Posted 3 июля 2020,, 20:54

Published 3 июля 2020,, 20:54

Modified 24 декабря 2022,, 22:37

Updated 24 декабря 2022,, 22:37

The Economist: Prophecies for the World, Russian covers and the Rothschilds loud-hailer

The Economist: Prophecies for the World, Russian covers and the Rothschilds loud-hailer

3 июля 2020, 20:54
Riddles, puzzles, hints... The covers of one of the most influential publications in the world - the British weekly The Economist (published since 1843), as you know, always provide food for thought.

Especially if you do not forget about the fact that the magazine is considered to be the loud-hailer of the Rothschilds, the oldest financial clan of the planet.

Christina Zabirova

2019 ended, and 2020 began for The Economist with a cover on which there were no pictures or collages traditional for the weekly magazine: it was stylized as a table of Dutch ophthalmologist Herman Snellen, which has become the world standard for checking visual acuity. (In the territory of the former USSR, the so-called Sivtsev table is most common)

Only, of course, it was not just a literal vinaigrette that was portrayed, but a kind of encrypted message, open for the interpretation by a multimillion readership.

The weekly circulation of the publication is 1,500,000 copies. One of the editorial records was the success of 2012, when the circulation exceeded 1,600,000 copies. On the Internet you can find information that each issue of The Economist is read by more than six million people, among them, of course, global players: key politicians and leading businessmen from different countries.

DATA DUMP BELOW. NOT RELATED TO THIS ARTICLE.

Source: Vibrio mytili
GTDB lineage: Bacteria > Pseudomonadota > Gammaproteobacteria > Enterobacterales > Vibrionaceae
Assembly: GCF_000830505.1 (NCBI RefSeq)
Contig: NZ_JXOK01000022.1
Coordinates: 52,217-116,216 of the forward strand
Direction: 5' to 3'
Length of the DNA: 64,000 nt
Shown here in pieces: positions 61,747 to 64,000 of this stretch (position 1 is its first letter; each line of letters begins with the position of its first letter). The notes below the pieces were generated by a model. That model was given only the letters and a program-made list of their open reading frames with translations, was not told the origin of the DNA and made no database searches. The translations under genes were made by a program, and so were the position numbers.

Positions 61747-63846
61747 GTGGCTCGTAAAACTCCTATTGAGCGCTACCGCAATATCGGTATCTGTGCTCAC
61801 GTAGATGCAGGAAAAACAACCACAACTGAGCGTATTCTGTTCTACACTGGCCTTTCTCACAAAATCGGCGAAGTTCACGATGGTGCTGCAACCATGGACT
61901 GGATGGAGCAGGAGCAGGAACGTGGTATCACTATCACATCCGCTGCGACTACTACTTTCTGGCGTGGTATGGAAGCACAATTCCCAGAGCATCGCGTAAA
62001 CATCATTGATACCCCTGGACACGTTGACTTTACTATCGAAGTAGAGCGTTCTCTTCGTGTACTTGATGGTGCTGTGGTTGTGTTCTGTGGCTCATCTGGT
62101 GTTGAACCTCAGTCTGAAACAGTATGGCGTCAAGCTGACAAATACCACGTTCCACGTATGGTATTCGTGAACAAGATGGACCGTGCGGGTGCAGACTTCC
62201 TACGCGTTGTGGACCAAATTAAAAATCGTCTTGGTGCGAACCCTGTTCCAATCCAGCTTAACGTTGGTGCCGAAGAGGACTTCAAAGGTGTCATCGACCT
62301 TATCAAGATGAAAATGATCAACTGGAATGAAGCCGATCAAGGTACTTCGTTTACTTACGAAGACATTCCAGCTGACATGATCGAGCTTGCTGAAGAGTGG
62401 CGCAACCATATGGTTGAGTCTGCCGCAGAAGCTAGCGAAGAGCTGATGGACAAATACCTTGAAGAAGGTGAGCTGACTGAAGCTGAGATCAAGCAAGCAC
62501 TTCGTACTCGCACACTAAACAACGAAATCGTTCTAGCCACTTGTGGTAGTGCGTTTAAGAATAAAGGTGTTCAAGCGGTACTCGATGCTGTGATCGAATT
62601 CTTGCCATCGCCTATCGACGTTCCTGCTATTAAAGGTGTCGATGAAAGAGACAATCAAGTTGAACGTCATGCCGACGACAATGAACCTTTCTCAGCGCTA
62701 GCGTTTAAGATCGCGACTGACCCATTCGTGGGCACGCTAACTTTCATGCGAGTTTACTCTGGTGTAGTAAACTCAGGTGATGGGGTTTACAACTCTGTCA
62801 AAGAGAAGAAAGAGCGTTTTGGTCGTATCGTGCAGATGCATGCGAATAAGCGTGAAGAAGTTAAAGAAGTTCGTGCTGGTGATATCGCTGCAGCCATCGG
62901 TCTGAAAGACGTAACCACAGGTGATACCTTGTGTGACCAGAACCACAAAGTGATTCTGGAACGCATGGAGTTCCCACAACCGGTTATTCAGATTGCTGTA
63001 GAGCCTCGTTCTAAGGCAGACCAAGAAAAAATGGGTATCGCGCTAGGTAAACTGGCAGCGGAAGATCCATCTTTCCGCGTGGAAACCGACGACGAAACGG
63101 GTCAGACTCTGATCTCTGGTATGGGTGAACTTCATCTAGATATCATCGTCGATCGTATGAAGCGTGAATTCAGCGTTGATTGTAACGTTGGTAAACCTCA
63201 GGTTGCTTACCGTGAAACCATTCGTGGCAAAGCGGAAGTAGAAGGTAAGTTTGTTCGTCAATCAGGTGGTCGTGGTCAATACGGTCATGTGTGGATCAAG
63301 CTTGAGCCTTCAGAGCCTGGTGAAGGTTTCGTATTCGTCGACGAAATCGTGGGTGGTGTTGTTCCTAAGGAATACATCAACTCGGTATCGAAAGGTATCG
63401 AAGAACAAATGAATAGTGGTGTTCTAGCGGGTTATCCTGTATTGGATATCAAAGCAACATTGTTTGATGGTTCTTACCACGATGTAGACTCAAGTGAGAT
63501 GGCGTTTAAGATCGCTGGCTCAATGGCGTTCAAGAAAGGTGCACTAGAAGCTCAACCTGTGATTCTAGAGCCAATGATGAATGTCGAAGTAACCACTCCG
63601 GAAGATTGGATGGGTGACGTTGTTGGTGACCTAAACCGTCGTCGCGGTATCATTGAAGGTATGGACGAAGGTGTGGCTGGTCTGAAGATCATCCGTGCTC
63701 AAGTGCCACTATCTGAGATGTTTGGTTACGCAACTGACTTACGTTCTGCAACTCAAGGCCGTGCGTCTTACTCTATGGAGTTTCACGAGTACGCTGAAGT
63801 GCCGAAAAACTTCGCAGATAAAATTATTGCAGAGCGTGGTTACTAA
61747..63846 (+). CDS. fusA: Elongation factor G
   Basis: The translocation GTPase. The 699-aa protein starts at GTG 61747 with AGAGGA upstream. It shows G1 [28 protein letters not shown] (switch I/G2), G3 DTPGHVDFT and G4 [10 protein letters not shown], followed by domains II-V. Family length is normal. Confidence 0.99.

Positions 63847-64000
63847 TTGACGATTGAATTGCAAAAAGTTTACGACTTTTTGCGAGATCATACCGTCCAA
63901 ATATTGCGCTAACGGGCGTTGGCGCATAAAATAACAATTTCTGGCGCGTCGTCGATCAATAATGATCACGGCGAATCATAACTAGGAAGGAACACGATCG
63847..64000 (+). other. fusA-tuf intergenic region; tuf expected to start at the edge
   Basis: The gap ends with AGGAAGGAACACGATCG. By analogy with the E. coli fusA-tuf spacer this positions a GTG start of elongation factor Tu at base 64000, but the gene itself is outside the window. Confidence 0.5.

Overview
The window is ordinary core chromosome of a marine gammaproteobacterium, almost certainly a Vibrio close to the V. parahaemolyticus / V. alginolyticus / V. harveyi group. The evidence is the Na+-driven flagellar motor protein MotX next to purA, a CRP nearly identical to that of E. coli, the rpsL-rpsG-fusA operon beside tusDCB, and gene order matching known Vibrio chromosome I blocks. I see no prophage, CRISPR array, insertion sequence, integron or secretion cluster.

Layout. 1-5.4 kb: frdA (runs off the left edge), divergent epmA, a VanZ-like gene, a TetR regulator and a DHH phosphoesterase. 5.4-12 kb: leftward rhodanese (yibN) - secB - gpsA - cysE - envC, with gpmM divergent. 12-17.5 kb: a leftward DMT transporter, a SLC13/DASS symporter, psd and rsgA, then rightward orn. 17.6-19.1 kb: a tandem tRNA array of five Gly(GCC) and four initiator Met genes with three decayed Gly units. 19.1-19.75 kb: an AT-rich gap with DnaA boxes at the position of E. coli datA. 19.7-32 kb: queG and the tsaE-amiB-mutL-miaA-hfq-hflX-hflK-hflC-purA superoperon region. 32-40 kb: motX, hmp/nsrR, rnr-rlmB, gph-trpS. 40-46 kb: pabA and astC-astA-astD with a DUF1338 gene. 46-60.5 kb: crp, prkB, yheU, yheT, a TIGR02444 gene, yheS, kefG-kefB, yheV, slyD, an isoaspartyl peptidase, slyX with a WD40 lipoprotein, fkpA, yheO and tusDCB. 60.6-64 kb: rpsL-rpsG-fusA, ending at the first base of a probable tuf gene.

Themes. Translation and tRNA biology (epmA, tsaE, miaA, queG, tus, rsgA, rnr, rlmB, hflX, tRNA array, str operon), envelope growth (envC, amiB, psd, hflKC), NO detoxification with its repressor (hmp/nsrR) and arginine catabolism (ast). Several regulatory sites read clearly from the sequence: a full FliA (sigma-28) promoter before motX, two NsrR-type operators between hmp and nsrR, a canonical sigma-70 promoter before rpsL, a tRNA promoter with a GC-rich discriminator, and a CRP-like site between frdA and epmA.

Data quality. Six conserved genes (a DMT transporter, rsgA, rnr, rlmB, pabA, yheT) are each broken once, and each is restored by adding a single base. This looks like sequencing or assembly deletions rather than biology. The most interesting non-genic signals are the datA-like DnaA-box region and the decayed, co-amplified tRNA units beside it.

In this coded “dispatch” dedicated to the onset of 2020, one could “consider”, for example, the following: Trump, recession, Xi (Jinping), climate, Brexit, artificial intelligence (AI), Tokyo, Mars, Russia, biodiversity , rat, nuclear non-proliferation treaty (NPT) and much more.

The covers of the publication have long been credited with conspiracy theories, they are often called "predictions." For lovers of reading between the lines and looking everywhere for the secret meaning here is a real expanse.

In this context, the cover of June 27 of this year is very curious, the inscription on which reads: "The next disaster (and how to survive it)"

Illustration by Andrea Ucini. A family of three is depicted. Parents - and even the cat - in gas masks, and the child, for some reason, only in a helmet.

All of them are sitting on a sofa, and the wall behind is decorated with seven paintings on which, obviously, these same "catastrophes" are captured, among which there is a nuclear explosion, and an asteroid, and viruses, and a volcanic eruption. You can also see flashes in the sun, a submarine and a picture of a pig (apparently a reference to swine flu).

At the same time, the wall clock shows 12 minutes without two, and, among other things, ducks are circling the “merry” family. Probably symbolizing the mass "flight" of birds, in connection with the impending "catastrophe".